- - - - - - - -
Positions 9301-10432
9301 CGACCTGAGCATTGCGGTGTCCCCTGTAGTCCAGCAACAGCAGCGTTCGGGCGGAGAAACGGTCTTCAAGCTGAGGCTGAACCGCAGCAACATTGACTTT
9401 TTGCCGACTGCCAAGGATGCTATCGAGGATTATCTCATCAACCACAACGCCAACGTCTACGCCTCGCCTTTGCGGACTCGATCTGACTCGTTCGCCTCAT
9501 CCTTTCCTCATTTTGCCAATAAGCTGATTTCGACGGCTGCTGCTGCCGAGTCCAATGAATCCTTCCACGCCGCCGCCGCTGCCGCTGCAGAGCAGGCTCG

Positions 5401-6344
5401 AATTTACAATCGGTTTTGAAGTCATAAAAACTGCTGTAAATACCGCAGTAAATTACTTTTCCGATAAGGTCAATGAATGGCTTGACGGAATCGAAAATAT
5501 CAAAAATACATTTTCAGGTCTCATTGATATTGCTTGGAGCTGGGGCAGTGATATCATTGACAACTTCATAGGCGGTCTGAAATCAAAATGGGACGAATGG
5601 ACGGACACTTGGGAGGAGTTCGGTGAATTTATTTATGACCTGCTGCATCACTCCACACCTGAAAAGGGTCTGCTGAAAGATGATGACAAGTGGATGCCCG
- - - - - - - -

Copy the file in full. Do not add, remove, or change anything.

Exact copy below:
Positions 9301-10432
9301 CGACCTGAGCATTGCGGTGTCCCCTGTAGTCCAGCAACAGCAGCGTTCGGGCGGAGAAACGGTCTTCAAGCTGAGGCTGAACCGCAGCAACATTGACTTT
9401 TTGCCGACTGCCAAGGATGCTATCGAGGATTATCTCATCAACCACAACGCCAACGTCTACGCCTCGCCTTTGCGGACTCGATCTGACTCGTTCGCCTCAT
9501 CCTTTCCTCATTTTGCCAATAAGCTGATTTCGACGGCTGCTGCTGCCGAGTCCAATGAATCCTTCCACGCCGCCGCCGCTGCCGCTGCAGAGCAGGCTCG

Positions 5401-6344
5401 AATTTACAATCGGTTTTGAAGTCATAAAAACTGCTGTAAATACCGCAGTAAATTACTTTTCCGATAAGGTCAATGAATGGCTTGACGGAATCGAAAATAT
5501 CAAAAATACATTTTCAGGTCTCATTGATATTGCTTGGAGCTGGGGCAGTGATATCATTGACAACTTCATAGGCGGTCTGAAATCAAAATGGGACGAATGG
5601 ACGGACACTTGGGAGGAGTTCGGTGAATTTATTTATGACCTGCTGCATCACTCCACACCTGAAAAGGGTCTGCTGAAAGATGATGACAAGTGGATGCCCG